In Scotland, the satellite tagging and wing tagging of birds of prey has assisted with the official reintroduction programmes for both white-tailed eagles and red kites. This monitoring work has helped conservation practitioners better understand how these birds are becoming re-established in line with international best practice standards for reintroduction programmes. It has also helped us identify continuing threats to their populations.
In August 2016, Roseanna Cunningham MSP, the Cabinet Secretary for Environment, Climate Change and Land Reform in Scotland commissioned an independent study to investigate whether there were any patterns to the suspicious disappearance of satellite tagged raptors in Scotland. This followed reports by RSPB Scotland of eight satellite tagged golden eagles “disappearing off the radar” in the previous five years in the Monadhliaths area of Inverness-shire. In late August the review was extended to cover other satellite tagged raptor species, including hen harrier and red kites. It is expected that this review will report in late spring 2017.
Whilst the Scottish Government satellite tagging review is still underway, a considerable amount of misinformation has recently been posted on social media, including by a representative of the Scottish Gamekeepers Association – an organisation purporting to be a Partner Against Wildlife Crime Scotland, in what can only be construed as a rather crude attempt to try to undermine the contents of the imminent review.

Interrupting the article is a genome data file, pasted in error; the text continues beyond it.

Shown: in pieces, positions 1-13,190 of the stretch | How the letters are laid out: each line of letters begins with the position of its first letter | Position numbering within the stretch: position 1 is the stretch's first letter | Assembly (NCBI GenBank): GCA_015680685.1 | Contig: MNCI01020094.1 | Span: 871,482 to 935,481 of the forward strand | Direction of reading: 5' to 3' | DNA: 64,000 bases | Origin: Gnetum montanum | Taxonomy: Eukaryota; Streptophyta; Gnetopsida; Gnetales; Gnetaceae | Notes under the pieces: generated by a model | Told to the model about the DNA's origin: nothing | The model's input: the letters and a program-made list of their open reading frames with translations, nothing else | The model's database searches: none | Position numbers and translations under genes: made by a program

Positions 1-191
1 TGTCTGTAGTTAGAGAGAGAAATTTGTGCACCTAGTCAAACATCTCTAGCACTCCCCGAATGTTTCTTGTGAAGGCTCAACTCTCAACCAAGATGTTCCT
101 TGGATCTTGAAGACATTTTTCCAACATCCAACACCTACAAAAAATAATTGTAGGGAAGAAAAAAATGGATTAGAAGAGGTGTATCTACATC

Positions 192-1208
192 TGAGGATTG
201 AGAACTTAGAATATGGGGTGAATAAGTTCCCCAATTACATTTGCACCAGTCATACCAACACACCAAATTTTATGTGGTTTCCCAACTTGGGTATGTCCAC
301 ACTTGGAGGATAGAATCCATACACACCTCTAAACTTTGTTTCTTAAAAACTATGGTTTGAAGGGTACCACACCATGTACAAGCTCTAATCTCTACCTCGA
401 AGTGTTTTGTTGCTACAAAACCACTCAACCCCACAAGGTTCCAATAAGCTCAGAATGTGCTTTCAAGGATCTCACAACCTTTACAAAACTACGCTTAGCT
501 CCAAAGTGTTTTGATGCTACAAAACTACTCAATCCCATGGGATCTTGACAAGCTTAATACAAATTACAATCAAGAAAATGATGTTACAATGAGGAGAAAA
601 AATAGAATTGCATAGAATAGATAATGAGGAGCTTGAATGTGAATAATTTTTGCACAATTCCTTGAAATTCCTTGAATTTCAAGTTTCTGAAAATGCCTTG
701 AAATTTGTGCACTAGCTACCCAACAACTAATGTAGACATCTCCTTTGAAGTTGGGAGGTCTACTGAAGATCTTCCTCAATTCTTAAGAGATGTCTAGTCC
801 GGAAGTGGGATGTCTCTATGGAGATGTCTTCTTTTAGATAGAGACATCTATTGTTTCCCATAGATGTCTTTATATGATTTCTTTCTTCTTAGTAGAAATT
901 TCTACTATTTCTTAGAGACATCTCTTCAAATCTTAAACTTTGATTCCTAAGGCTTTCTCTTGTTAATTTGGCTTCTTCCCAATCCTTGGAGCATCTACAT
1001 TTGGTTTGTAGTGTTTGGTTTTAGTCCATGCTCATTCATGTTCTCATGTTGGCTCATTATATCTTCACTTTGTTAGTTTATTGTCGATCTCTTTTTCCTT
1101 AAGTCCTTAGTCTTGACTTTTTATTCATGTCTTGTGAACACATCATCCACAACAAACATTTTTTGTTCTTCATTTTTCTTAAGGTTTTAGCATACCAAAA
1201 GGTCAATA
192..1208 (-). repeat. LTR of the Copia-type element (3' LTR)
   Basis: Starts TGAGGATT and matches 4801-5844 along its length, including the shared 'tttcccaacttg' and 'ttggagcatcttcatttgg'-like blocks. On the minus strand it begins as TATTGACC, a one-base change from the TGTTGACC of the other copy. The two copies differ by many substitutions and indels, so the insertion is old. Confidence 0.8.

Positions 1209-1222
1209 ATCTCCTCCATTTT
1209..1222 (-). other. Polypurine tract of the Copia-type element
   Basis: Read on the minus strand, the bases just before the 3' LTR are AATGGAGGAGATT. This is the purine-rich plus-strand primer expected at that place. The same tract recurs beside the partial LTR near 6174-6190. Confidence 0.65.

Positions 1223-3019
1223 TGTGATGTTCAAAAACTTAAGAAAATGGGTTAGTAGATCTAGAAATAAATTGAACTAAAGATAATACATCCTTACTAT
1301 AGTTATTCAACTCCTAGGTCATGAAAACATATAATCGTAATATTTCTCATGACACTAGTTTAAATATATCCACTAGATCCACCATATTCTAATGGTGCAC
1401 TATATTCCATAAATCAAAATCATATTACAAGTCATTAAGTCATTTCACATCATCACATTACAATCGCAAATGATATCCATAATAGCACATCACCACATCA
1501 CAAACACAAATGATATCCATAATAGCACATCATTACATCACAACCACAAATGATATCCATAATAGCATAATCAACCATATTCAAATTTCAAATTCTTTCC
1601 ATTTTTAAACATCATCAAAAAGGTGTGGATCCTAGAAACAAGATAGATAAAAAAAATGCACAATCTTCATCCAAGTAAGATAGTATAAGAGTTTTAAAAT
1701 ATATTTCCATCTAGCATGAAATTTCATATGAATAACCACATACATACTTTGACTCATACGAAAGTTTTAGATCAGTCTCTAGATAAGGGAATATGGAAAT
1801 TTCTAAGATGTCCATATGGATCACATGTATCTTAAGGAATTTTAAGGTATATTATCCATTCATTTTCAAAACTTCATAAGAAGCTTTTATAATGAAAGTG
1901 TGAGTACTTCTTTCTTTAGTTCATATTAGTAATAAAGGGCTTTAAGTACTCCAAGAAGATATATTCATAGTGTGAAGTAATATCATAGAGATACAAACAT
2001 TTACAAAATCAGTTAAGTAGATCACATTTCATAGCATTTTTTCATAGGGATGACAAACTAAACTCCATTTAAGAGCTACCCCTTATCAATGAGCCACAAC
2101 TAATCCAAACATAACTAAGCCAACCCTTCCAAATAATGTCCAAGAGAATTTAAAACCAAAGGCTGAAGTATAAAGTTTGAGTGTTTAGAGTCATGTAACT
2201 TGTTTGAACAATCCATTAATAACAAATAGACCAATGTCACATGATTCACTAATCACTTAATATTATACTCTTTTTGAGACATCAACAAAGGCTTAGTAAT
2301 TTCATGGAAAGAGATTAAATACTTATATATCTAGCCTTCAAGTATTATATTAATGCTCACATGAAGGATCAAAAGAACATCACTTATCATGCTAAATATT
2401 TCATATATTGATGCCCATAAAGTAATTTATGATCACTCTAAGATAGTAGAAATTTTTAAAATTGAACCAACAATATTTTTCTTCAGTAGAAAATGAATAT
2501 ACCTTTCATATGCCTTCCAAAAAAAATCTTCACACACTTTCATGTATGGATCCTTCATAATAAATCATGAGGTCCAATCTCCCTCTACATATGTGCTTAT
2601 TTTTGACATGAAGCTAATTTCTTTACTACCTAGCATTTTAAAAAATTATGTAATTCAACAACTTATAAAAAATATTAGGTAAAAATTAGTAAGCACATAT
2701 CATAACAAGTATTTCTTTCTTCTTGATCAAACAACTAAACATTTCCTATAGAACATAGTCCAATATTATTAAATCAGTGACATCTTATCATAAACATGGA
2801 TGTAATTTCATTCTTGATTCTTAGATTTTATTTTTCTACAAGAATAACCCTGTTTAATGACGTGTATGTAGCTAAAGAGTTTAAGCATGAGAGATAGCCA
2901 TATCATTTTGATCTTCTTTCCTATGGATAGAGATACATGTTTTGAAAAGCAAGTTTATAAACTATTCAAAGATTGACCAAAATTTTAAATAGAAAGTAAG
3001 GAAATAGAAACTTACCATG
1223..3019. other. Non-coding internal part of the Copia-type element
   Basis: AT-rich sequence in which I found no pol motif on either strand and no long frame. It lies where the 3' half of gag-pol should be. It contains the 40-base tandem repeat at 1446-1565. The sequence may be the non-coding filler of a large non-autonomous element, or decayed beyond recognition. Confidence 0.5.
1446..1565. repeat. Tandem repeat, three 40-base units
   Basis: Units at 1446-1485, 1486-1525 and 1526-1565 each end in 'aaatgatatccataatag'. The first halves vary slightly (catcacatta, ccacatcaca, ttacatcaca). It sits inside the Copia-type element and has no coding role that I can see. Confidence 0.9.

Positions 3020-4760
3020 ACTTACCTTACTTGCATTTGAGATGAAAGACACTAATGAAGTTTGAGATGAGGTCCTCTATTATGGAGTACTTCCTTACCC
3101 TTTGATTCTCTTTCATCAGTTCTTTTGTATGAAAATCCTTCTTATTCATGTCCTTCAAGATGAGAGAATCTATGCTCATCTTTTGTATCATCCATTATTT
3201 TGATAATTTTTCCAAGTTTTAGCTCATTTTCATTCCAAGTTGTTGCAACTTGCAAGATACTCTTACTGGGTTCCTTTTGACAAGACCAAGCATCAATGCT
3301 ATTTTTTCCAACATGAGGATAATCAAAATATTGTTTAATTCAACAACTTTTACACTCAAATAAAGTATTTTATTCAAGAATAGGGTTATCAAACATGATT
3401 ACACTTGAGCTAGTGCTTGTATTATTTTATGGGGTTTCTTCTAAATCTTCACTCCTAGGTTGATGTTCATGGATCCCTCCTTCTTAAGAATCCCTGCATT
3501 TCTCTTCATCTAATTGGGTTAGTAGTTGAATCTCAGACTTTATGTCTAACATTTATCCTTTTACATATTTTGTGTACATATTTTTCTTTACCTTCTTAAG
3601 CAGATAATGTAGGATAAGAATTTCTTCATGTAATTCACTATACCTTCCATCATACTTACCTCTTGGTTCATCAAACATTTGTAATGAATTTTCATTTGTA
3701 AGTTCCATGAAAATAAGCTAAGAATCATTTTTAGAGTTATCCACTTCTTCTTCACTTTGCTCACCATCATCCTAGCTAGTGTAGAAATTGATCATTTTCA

These predicatble attempts on social media to create a “smokescreen” about what is both highly regulated and bona fide scientific activity, try to portray the experienced practitioners involved as “bird botherers” and suggests significant welfare concerns to the birds from satellite tags and wing tags. Images of satellite tagged birds are being lifted from individual social media accounts and poorly informed comments are being made to try and support a narrow obfuscation agenda.
Of course, none of the claims made in these posts are supported by any evidence, and it is also significant that none of these posts make any reference to the many satellite-tagged raptors found to have been illegally poisoned, shot or trapped.
This can be set in the wider context of the concerns that have been voiced for decades about the scale of raptor persecution in Scotland and the impacts of these crimes on our bird of prey populations. RSPB Scotland is now advocating a system of licensing for “driven” grouse shooting given the well documented history of illegal killing of birds of prey in that sector and the failure of self-regulation by the gamebird shooting industry to stamp out criminal practices.